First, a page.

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Recognizing the seriousness of vascular access, a most concise description of this therapy was stated by Marcia Ryder PhD MS RN, Research, Consulting and Education in Vascular Access, and Nancy Donaldson PhD RN, Director, Center for Research and Patient Care Innovation at UCSF/Stanford. Their joint statement reads as follows:
Consider the following:
- Vascular access is a high volume, high risk, high cost therapy
- Vascular access spans across the continuum... preemie to elderly and virtually all patient populations in all healthcare settings (hospital to outpatient clinic to long-term care facilities to home)
- Complications of Vascular Access Devices (VADs) result in substantial morbidity, increased length of stay, increased costs, and increased liability, therefore effective VAD care is critical to patient care quality, outcomes and costs
- Evidence does not exist to support all VAD related practice(s)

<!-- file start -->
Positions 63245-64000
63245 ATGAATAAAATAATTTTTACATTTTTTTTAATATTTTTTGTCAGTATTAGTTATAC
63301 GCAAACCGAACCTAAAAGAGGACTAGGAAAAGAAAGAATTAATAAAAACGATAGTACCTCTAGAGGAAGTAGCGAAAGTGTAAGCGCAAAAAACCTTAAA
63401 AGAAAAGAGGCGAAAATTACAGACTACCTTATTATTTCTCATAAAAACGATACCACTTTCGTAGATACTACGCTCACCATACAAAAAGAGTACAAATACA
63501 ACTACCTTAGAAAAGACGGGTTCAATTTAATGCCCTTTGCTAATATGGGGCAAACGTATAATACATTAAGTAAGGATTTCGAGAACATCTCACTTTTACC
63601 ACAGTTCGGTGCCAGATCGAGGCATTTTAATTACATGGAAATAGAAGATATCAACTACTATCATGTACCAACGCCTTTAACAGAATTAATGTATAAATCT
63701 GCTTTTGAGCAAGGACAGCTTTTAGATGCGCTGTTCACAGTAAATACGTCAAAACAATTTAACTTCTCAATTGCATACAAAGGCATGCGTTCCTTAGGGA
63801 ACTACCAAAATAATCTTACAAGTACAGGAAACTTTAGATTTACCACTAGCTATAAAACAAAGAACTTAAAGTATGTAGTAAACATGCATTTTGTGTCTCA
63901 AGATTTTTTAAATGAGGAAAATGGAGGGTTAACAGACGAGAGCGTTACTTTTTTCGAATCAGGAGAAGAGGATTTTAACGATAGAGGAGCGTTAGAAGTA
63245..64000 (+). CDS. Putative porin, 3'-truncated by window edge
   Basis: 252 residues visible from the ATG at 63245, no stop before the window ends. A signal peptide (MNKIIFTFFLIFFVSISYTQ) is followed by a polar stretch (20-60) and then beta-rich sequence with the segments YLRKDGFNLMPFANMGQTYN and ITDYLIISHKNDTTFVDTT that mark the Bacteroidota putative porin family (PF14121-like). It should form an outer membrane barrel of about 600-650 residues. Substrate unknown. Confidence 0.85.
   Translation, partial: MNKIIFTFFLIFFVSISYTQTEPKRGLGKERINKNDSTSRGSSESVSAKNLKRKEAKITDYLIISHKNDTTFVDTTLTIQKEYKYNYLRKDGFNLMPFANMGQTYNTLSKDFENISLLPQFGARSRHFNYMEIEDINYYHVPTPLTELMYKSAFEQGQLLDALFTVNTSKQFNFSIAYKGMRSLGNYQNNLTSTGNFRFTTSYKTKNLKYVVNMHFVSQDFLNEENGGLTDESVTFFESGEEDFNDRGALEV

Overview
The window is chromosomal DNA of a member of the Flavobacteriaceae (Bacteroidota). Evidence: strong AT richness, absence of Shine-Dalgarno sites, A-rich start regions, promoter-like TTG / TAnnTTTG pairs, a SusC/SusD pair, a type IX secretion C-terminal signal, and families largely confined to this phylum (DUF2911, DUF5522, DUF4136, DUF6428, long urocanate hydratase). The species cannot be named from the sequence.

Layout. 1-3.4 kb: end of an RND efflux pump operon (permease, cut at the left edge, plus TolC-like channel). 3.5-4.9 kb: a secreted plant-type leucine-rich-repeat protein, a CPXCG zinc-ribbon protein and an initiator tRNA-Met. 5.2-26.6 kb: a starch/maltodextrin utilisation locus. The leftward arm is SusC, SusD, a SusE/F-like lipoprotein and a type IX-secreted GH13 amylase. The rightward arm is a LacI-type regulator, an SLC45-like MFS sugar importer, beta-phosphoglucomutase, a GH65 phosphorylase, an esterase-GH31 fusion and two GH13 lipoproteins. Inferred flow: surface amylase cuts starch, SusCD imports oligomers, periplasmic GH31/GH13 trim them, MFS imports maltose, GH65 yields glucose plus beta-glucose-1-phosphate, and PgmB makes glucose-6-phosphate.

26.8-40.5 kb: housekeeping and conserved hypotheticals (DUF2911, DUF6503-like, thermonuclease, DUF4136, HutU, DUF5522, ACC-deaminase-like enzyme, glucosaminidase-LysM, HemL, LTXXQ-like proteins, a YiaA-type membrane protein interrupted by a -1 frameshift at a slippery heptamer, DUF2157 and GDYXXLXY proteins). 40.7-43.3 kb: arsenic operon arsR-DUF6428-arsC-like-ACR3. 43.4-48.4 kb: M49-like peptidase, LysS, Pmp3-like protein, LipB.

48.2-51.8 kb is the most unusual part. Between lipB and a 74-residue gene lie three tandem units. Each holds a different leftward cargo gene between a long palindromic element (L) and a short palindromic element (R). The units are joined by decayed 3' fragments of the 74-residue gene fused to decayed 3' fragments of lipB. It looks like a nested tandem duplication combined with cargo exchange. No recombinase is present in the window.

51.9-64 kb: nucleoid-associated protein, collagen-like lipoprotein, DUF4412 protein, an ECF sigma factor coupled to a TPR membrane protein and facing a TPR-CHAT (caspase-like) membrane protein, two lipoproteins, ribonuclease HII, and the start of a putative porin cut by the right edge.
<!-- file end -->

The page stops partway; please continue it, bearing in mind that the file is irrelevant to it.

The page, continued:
- As a result, practice policies, procedures and guidelines are an integration of evidence, expert opinion, rational extrapolation, and conservative good sense
- Hence clinical oversight and perpetual quality and outcomes monitoring is vital!
Traditional IV teams as historically structured are probably no longer the most effective method to meet the current demand. Given the above, the most prudent approach at this time seems to be to manage vascular access as a formally structured, multidisciplinary continuous quality improvement effort including a VAD CQI committee and a clinical vascular access team. This requires rethinking, reengineering and refocusing of efforts.